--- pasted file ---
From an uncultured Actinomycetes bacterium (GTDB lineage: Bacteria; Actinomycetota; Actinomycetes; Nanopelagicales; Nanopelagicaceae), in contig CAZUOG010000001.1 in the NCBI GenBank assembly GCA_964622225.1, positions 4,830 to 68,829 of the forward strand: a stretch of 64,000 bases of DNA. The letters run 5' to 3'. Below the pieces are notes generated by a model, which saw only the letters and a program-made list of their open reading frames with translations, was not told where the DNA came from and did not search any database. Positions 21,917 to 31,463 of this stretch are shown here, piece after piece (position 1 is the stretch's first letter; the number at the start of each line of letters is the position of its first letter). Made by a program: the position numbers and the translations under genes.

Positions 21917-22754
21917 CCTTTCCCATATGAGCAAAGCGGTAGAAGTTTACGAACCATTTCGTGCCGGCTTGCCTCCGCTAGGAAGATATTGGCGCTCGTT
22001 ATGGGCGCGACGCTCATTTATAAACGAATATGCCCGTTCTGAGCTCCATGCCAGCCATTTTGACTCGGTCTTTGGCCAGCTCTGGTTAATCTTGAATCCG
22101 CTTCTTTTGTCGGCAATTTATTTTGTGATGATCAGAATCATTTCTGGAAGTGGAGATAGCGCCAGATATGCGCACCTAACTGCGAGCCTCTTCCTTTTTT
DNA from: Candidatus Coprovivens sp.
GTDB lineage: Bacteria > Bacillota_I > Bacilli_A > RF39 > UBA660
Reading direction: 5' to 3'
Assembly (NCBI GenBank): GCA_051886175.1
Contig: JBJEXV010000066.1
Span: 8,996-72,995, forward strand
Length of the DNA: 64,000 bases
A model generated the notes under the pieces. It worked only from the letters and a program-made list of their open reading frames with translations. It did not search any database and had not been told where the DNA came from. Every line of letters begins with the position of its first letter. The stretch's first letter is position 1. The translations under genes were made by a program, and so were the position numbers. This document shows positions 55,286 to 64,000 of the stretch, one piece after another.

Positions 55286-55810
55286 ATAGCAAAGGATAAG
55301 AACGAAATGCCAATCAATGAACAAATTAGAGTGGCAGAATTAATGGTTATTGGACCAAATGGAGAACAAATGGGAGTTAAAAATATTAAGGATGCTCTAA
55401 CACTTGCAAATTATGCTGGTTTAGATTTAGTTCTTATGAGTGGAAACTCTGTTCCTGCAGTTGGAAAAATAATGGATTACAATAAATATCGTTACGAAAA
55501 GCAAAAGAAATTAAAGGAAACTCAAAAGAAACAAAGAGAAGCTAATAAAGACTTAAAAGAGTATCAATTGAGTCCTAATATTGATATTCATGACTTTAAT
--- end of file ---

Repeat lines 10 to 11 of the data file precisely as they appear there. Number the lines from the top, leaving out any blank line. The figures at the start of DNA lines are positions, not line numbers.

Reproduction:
Contig: JBJEXV010000066.1
Span: 8,996-72,995, forward strand